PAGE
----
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The latest cabinet reshuffle which included Lee Rowley returning as Housing Minister, had some surprising outcomes, but despite a new team sheet, one thing you can be sure of is that current housing fundamentals won't change – more affordable housing supply is needed and needed fast.

Homes England's Affordable Homes Programme 2021-2026 is now passed its halfway point and the agency is looking to take advantage of new opportunities in the market. For those who may not have spotted it, Homes England November 2023 Update invites partners to submit proposals for affordable housing grant funding under the programme. Homes England are seeking to support proposals of a minimum 500 additional homes with starts by 31 March 2025 and completion by 31 March 2026. Clearly, the focus is on accelerating pipelines. This update also follows the recent expansion of products funded under the programme to include additional homes in regeneration projects (see our article on grant funding for regeneration here).

There is no doubt: funding is available, and government want to spend it. The market seems to have shifted up a gear following a further decision by the Bank of England to hold the base rate and hopefully there will be more cautious optimism following another drop in inflation, but it may take a few more months for the dust to settle, drive confidence and in turn accelerate delivery. Changes in attitude take time but the direction of travel is more positive than where we were this time last year. It is only to be hoped that whichever party comes out on top of Spring's anticipated General Election, will put housing on its agenda.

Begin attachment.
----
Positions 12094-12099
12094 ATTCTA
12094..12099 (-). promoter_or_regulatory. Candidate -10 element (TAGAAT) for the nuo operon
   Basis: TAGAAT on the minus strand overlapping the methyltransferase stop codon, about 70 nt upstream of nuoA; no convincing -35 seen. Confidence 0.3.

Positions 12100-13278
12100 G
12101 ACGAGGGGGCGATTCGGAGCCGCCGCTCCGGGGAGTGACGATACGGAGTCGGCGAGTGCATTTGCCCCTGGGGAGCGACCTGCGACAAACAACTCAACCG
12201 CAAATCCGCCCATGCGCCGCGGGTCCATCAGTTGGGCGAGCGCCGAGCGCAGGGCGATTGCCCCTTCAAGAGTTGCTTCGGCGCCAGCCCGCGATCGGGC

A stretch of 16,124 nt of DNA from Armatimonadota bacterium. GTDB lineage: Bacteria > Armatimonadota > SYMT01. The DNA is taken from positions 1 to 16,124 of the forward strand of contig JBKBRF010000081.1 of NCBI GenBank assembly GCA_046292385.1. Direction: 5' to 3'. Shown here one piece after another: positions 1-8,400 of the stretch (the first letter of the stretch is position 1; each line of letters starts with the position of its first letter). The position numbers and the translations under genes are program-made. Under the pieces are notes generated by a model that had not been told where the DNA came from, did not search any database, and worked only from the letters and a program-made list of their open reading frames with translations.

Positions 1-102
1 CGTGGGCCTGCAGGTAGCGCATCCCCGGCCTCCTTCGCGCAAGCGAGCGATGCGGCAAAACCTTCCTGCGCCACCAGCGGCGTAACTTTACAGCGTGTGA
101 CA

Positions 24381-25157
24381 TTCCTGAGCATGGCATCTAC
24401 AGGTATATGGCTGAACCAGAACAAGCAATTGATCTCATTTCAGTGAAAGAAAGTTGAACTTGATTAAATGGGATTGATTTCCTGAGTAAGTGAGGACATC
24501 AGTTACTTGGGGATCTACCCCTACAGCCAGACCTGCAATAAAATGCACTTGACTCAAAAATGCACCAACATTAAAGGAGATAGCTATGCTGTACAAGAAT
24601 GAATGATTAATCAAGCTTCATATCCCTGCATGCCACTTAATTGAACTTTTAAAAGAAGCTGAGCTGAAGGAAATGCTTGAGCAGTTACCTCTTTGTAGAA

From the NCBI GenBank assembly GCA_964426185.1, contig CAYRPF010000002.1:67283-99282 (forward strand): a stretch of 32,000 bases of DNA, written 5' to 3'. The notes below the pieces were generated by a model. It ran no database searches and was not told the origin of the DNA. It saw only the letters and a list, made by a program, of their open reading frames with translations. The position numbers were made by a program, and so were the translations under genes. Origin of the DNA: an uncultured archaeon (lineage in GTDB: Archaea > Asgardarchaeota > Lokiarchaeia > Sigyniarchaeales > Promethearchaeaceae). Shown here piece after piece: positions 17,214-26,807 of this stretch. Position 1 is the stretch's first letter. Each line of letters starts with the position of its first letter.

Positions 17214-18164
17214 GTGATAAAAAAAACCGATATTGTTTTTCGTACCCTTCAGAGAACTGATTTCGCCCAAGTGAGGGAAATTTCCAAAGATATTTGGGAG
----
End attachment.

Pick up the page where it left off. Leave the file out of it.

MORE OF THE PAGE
With open market sale stalling on some sites, developers may consider additional affordable housing sales to registered providers more appealing, providing them with immediate cash and disposing of burdensome vacant units. The possibility of additional grant is unlikely to sway registered providers to acquire poor quality stock – lessons were learnt in the 2008-2009 downturn about hoovering up poor quality homes. However, the sector generally has seen a drive to improve build quality.   

In addition, the increasing popularity of risk sharing (particular in current times) through joint venture arrangements has brought more registered providers into partnership with developers. Such partnerships provide confidence of delivery and acquisition of the section 106 affordable by the registered provider partner, but also tends to drive up the number of additional affordable units delivered on these sites.

There are glimmers of opportunities that can been seen in the sector to deliver more affordable housing. The key for Homes England though is delivery by March 2026. Homes England is there to support such emerging opportunities – that message is clear.